Everyday, my personal training clients know what to do to warm up:
50 shoulder dislocations and 50 full ROM (range of motion) squats.
It’s simple and efficient, gets the body warm, stretches and strengthens tissues, and gets the nervous system ready for action…hoo-rah!!
Invariably, I explain to new clients the reason behind my technique to warm up with squats, instead of a treadmill:
“As you squat 50 times, your muscle fibres and soft tissues get warm. This creates mobility in your joints, as your tissues stretch and relax. This improves pliability in your lower body and increases strength endurance, making you a winner 😉
I know that sounds a bit extreme, having a protocol for EVERYONE to follow, but the reason is simple…in real life, everyone squats!!
‘Squat’ is just a pretty word for standing and sitting…think car, chair, toilet, or ground.
So here is the perfect squat:
Start from a seated position in a chair. Stand up, keeping your chest up, eyes forward, then sit back down, reaching back with your hips…that’s it. Don’t cheat by using your hands, instead, tighten your abs and keep your toes light, as you stand through your heels.
Externally rotate your hips to grip the floor with your feet.
Keep your knees pressed out to the side throughout the entire range of motion.
Get rid of the chair and squat all the way down, so your hamstrings reach the top of your calves, thus demonstrating your epic ankle flexibility and full range of motion!!
The inevitable question I’m asked next is: “Why 50?”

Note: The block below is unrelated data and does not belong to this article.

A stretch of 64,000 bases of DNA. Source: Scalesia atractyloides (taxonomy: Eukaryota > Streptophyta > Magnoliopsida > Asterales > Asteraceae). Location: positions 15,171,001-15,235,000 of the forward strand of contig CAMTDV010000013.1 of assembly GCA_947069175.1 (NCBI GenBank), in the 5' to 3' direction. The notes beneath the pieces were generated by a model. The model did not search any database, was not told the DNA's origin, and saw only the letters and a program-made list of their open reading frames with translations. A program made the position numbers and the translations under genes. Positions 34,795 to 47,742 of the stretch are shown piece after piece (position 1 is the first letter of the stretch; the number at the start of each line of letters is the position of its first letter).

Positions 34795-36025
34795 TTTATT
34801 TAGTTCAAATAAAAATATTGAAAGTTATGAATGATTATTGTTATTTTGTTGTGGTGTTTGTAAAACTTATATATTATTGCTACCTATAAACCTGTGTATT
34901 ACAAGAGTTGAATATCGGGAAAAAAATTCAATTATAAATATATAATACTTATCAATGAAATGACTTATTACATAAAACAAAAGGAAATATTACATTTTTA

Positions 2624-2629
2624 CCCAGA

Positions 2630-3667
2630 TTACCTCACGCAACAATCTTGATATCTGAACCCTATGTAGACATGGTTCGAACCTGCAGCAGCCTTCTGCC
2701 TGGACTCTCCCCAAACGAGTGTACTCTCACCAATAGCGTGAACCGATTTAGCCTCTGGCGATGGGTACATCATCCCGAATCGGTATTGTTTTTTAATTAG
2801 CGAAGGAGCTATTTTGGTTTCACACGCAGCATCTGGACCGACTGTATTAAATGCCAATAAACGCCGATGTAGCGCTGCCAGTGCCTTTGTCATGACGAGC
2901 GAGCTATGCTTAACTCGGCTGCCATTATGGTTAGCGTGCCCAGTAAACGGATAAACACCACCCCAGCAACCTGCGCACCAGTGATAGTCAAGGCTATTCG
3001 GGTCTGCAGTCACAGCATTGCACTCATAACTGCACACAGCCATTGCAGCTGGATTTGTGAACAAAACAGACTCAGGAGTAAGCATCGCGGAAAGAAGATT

“50 repetitions is enough to get you warm, and develop your strength for basic human activities.” This sub-communicates that if you can do 50 squats, you are increasing the probability you will never fall prey to life in a wheel chair, while simultaneously expressing your capacity to do more strenuous exercise.
Therefore, if my client is able to do 50 squats, he can probably handle a bit more than his de-conditioned, lethargic, human contemporaries, who don’t ever step into a gym…ooops!
If my client cannot perform 50 squats, no problem…that shows they were wise to hire me as their trainer!!
Most people I know exercise three times a week, and I would ask them to do 5 sets of ten squats with perfect form (as described above), making sure they squat at least parallel to the floor.
I would ask them to perform ten reps at first, rest about 1 min, then repeat 4 times, totalling 50 squats.
If the person struggles, I would ask them to perform as many as they could for five sets, again resting one minute after each set, then repeating four times. This person now has as a goal to match that number or beat it until they can hit five sets of ten.
In the case the client can do 5 sets of 10 without a problem, next time there will not be a chair to sit on. I will ask the client to perform the same routine, now squatting below parallel, and eventually right to the floor, as I help them improve their range on motion.
The next goal is two sets of 25 repetitions. Then, finally one set of 50!!
At that point, my clients are looking good, and I add variety, in terms of different squat variations or use of external loading, like barbells or dumbbells.